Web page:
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The dynamics of cyanobacterial silicification: an infrared micro-spectroscopic investigation11 Associate editor: J. P. Amend

Authors
Journal
Geochimica et Cosmochimica Acta
0016-7037
Publisher
Elsevier
Publication Date
Volume
68
Issue
4
Identifiers
DOI: 10.1016/s0016-7037(03)00488-5
Disciplines
  • Biology
  • Physics

Abstract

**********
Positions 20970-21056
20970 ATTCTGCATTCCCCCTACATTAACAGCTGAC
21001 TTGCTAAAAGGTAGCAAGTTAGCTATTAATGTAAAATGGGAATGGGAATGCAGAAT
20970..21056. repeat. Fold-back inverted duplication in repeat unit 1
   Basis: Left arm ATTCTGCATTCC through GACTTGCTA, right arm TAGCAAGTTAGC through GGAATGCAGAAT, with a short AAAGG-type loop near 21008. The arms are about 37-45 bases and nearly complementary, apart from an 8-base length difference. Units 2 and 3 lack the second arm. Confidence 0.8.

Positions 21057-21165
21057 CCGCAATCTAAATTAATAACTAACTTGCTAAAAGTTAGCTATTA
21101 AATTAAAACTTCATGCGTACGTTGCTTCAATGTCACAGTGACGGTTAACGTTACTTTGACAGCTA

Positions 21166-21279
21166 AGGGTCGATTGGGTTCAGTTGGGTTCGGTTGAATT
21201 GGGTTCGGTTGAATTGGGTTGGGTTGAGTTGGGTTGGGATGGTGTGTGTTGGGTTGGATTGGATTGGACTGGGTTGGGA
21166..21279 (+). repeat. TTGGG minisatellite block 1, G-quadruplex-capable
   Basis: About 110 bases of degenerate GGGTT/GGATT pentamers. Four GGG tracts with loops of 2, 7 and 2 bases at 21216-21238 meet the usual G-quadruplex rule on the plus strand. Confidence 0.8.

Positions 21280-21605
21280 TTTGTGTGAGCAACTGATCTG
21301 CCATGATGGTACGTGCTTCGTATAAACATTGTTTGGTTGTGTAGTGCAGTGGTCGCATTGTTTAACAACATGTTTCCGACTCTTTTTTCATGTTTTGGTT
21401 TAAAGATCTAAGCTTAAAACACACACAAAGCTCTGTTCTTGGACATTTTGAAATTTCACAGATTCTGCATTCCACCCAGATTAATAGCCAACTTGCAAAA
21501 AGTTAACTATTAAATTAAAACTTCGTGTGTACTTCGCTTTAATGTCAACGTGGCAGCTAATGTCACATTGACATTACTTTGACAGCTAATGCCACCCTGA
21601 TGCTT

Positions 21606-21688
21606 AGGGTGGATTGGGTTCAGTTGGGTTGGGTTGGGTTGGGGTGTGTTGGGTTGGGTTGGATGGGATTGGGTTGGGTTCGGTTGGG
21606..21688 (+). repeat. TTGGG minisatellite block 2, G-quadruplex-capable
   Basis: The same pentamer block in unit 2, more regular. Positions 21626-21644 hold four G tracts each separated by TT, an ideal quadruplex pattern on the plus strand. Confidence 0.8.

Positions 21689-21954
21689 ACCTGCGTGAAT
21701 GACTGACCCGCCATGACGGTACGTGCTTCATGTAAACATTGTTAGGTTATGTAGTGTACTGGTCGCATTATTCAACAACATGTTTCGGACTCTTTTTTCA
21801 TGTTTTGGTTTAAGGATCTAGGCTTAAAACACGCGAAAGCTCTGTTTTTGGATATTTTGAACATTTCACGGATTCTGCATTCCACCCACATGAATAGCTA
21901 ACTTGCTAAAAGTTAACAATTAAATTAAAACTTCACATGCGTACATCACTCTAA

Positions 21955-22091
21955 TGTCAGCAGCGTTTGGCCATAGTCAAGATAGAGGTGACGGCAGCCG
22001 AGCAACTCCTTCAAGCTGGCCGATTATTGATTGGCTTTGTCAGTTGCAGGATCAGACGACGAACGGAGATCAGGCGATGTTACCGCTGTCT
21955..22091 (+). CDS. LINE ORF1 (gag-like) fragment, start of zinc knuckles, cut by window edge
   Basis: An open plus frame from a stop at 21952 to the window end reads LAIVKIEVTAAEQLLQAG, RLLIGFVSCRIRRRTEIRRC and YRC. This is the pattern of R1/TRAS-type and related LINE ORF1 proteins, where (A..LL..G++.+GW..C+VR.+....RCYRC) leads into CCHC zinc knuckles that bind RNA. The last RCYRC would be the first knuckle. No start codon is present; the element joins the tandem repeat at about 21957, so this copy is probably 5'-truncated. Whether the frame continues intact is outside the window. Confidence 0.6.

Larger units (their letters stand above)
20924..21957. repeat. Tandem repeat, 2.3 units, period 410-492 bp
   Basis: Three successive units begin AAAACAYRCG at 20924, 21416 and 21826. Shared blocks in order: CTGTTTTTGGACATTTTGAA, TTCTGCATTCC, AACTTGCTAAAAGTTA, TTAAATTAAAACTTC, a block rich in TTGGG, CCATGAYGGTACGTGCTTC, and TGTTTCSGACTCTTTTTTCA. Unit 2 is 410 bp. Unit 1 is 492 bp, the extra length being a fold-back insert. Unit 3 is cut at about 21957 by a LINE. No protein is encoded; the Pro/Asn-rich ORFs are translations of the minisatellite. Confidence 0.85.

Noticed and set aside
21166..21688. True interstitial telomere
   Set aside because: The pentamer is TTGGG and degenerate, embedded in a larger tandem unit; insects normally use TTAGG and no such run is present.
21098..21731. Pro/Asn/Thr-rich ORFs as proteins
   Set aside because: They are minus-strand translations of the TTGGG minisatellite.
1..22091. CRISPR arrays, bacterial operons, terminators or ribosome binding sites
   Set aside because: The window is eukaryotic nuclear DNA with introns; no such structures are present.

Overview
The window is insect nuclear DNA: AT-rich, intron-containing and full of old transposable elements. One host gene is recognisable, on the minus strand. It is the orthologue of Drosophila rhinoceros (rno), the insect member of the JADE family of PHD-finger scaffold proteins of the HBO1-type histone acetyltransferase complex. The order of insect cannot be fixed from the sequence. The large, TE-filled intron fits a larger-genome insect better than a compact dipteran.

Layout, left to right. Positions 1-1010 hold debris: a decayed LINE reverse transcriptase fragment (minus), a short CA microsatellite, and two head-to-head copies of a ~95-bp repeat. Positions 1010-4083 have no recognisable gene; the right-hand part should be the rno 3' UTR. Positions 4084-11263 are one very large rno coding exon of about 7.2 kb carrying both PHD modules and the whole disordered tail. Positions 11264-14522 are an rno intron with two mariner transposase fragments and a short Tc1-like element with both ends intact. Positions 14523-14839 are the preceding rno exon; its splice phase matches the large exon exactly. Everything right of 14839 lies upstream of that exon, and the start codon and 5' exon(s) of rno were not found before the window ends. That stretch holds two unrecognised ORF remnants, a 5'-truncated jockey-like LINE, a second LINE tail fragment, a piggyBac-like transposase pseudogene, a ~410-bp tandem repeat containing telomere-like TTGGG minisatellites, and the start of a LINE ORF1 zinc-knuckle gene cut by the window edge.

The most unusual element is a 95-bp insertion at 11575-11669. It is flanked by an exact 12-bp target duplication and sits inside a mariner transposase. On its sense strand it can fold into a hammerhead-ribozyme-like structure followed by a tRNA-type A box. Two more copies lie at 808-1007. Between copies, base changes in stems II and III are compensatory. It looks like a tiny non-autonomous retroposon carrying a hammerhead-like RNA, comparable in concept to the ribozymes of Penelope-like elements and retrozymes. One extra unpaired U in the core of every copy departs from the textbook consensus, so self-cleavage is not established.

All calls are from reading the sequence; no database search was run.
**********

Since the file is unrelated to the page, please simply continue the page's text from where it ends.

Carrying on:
Abstract The dynamics of cyanobacterial silicification was investigated using synchrotron-based Fourier transform infrared micro-spectroscopy. The changes in exo-polymeric polysaccharide and silica vibrational characteristics of individual Calothrix sp. filaments was determined over time in a series of microcosms in which the microbially sorbed silica or silica and iron load was increased sequentially. The changes in intensity and integrated area of specific infrared spectral features were used to develop an empirical quantitative dynamic model and to derive silica load-dependent parameters for each quasi-equilibrium stage in the biomineralization process. The degree of change in spectral features was derived from the increase in integrated area of the combined silica/polysaccharide region (Si-O/C-O, at 1150–950 cm −1) and the Si-O band at 800 cm −1, the latter representing specific silica bonds corresponding to hydrated amorphous SiO 4 tetrahedra. From the degree of change, a two-phase model with concurrent change in process was derived. In the first phase, a biologically controlled increase in thickness of the exo-polymeric polysaccharide sheath around the cell was observed. In phase two, a transition to an inorganically controlled accumulation of silica on the surface of the cyanobacterial cells was derived from the change in integrated area for the mixed Si-O/C-O spectral region. This second process is further corroborated by the synchronous formation of non-microbially associated inorganic SiO 4 units indicated by the growth of the singular Si-O band at 800 cm −1. During silicification, silica accumulates (1) independently of the growth of the sheath polysaccharides and (2) via an increase in chain lengths of the silica polymers by expelling water from the siloxane bonds. IR evidence suggest that an inorganic, apparently surface catalyzed process, which leads to the accumulation of silica nanospheres on the cyanobacterial surfaces governs this second stage. In experiments where iron was present, the silicification followed similar pathways, but at low silica loads, the iron bound to the cell surfaces slightly enhanced the reaction dynamics.

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